New Gaming System under $1500

Approximate Purchase Date: Mid November
Budget Range: Under 1500 after taxes and shipping
System Usage: Gaming, office related junk, programming
Parts Not Required: Case (Antec 900), Monitor, keyboard, mouse, PSU? (have an antec 500w but dont think it can hack it)
Preferred Website(s) for Parts: Newegg.ca or tigerdirecet.ca
Country of Origin: Canada
Overclocking: Maybe, though prefer to
SLI or Crossfire: Maybe in the future, rather not risk the stuttering thing at this time.
Monitor Resolution: 1920x1200, though i tend to game in a window to keep tabs on other things at the same time.
Additional Comments: I prefer good value on my parts and ideally id like this to be on the quieter side of things with minimum fuss.

Currently threw together the following.

Mobo- GIGABYTE GA-Z68XP-UD3 - 160$
Video- EVGA 012-P3-1571-KR GeForce GTX 570 - 330$
PSU- Antec HCG-620 620W - 80$ after rebate
CPU- Intel Core i5-2500 - 215$
RAM- G.SKILL Sniper 16GB (4 x 4GB) 240-Pin DDR3 SDRAM DDR3 1600 - $110
SSD -Crucial M4 CT064M4SSD2 2.5" 64GB SATA III MLC Internal - $120 after rebate
HDD- Western Digital Caviar Green WD20EARX 2TB SATA 6.0Gb - 90$ after rebate
OS- win 7 home premium oem - 110$
cooler - Cooler Master Hyper 212 - 40$

after taxes and shipping comes to around 1350ish

Essentially looking for a sanity check or smarter alternatives where applicable. Rather go single card for now but have the sli option available later down the road. Would like to know if I could reuse my current 500w psu or not. TBH that cooler kinda creeps me out a bit but ive always been a bit jittery on cooler install since cracking an amd back in 2000.

Thanks in advance.
9 answers Last reply
More about gaming system 1500
  1. Quote:
    Mobo- GIGABYTE GA-Z68XP-UD3 - 160$

    Solid motherboard choice IMO. It's middle of the road, not too expensive and not too cheap. My P67A-UD4-B3 is chugging along just dandy :)

    Quote:
    Video- EVGA 012-P3-1571-KR GeForce GTX 570 - 330$
    PSU- Antec HCG-620 620W - 80$ after rebate

    I'd suggest getting a 750W for a single 570 and 850W for 2x570s. 750W will give you more headroom so the PSU isn't running on max load, and you'll get better efficiencies.

    Quote:
    CPU- Intel Core i5-2500 - 215$

    No 2500K? How much more is it for the K version in Canada?

    Quote:
    RAM- G.SKILL Sniper 16GB (4 x 4GB) 240-Pin DDR3 SDRAM DDR3 1600 - $110

    Why 16GB RAM? Unless you run a lot of very heavy computational programs (i.e. MATLAB codes, heavy CAD, etc), you won't even come close to using this. Games use ~3-4GB on average, and your added usage will probably use another 1-3GB, depending on the program.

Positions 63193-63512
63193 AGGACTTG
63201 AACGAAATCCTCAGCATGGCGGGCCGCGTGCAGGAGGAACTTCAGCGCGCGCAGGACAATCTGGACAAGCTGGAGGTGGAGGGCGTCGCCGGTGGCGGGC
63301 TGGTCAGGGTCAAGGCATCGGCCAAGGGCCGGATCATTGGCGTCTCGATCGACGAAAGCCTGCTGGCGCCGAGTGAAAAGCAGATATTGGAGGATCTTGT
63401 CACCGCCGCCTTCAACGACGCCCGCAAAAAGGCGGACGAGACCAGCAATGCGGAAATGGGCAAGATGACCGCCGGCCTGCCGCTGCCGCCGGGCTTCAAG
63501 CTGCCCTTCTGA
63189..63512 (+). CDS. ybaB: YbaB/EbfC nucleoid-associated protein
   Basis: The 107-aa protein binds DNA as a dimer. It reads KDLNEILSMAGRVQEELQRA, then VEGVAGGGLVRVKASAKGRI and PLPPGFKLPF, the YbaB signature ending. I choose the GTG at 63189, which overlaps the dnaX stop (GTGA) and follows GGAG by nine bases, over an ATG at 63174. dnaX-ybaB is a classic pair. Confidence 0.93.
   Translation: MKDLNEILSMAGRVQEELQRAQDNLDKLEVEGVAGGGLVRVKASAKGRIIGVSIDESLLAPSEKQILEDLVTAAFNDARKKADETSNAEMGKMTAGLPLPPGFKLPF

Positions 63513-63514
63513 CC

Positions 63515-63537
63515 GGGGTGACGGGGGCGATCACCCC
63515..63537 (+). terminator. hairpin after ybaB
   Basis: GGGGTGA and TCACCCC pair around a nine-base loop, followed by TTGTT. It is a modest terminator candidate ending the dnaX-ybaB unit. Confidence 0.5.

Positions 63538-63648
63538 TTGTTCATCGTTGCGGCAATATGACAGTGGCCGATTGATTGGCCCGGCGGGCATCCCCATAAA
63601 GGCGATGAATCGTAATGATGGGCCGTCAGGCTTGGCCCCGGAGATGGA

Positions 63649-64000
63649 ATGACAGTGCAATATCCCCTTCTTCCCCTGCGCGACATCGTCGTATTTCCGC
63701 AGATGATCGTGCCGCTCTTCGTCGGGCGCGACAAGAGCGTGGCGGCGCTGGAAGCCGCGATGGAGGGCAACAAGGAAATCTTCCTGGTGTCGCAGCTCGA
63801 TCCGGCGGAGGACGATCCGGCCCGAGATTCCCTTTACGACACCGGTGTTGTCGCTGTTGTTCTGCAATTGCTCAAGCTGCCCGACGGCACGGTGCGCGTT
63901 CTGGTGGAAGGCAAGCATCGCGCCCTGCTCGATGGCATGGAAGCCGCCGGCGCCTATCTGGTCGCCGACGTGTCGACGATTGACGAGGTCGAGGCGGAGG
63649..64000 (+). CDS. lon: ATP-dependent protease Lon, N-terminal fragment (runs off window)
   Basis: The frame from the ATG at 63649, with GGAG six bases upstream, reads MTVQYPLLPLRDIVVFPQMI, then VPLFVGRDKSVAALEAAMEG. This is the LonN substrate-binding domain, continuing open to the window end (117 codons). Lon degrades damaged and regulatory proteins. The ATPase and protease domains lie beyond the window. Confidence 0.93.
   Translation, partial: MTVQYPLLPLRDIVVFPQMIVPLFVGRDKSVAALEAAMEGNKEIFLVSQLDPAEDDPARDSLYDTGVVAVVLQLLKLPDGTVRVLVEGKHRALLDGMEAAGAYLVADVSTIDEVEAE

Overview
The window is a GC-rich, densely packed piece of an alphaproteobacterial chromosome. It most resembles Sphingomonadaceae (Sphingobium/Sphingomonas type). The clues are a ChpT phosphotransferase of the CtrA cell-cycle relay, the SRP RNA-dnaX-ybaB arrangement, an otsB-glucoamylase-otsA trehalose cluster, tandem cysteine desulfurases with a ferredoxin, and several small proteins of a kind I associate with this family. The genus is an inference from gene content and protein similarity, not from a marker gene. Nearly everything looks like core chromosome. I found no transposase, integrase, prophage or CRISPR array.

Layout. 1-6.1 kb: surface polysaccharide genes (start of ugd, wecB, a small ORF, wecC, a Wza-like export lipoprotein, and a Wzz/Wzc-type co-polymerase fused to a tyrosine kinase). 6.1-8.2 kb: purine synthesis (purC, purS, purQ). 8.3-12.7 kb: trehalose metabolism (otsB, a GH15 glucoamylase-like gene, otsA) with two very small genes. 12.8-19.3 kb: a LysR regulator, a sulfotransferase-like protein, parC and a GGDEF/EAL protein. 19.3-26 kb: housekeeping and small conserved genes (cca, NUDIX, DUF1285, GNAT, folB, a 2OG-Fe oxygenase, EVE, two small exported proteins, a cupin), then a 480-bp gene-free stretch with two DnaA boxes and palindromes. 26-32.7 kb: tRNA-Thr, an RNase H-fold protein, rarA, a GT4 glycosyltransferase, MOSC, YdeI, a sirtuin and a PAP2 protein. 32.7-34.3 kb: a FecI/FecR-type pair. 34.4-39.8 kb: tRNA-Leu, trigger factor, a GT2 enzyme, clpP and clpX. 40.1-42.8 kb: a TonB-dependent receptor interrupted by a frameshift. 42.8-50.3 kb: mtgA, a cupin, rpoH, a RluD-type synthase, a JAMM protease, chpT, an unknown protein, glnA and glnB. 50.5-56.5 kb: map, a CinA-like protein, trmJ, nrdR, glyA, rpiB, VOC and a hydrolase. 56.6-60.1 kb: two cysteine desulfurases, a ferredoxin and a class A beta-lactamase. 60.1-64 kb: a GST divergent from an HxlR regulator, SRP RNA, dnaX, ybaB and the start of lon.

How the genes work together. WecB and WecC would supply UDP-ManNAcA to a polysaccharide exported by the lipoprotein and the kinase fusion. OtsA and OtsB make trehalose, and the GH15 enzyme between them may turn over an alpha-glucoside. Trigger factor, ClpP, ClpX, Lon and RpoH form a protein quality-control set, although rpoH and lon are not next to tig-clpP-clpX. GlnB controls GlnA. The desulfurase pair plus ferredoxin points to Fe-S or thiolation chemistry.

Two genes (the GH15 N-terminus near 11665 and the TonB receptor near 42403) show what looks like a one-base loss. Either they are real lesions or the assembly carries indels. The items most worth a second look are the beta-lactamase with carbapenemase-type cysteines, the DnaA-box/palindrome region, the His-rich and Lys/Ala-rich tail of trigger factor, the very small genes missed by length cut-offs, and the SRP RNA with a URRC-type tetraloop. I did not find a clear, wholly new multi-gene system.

I would get an 8GB kit now, and if you actually need 16GB get a second of the exact kit later.

    Quote:
    SSD -Crucial M4 CT064M4SSD2 2.5" 64GB SATA III MLC Internal - $120 after rebate
    HDD- Western Digital Caviar Green WD20EARX 2TB SATA 6.0Gb - 90$ after rebate

    Crucial M4 - best SSD to buy right now. Stick with it.

    WD Green - one of the slowest drives. I would get a Samsung F3 1TB instead of a WD drive because they're faster and cheaper (at least here in the States - about $20 cheaper). If you need a 2TB drive, get the F4, or you could get two F3s and RAID them for redundancy or for increased speed.

    Quote:
    cooler - Cooler Master Hyper 212 - 40$

    The Hyper 212+ is an awesome cooler for the price. I've owned two, and it's definitely one of the most popular here on Tom's. I'd recommend it - as long as you mount it properly, you won't have any problems. Use the Youtube video, not the included instructions (they don't make any sense).
  2. Best build i can give you at $1,520 appr. after mail in rebates and %off coupons:

    http://www.newegg.com/Product/Product.aspx?Item=N82E16822145473

    http://www.newegg.com/Product/Product.aspx?Item=N82E16820148442

    http://www.newegg.com/Product/Product.aspx?Item=N82E16814121429

    http://www.newegg.com/Product/Product.aspx?Item=N82E16817139013

    http://www.newegg.com/Product/Product.aspx?Item=N82E16820231461

    http://www.newegg.com/Product/Product.aspx?Item=N82E16813131773

    http://www.newegg.com/Product/Product.aspx?Item=N82E16819115070

    http://www.newegg.com/Product/Product.aspx?Item=N82E16832116986

    Free Gifts:

    http://www.newegg.com/Product/Product.aspx?Item=N82E16800999283

    http://www.newegg.com/Product/Product.aspx?Item=N82E16820134527

    http://www.newegg.com/Product/Product.aspx?Item=N82E16832312117

    Like i said, its all totalled under $1,520, but thats after MIR and % off coupons. Could change depending on when you buy.


    If you arent OC'ing the processor yet, you do not need an aftermarket HSF, so you can wait on the 212+ until you wanted to OC your system.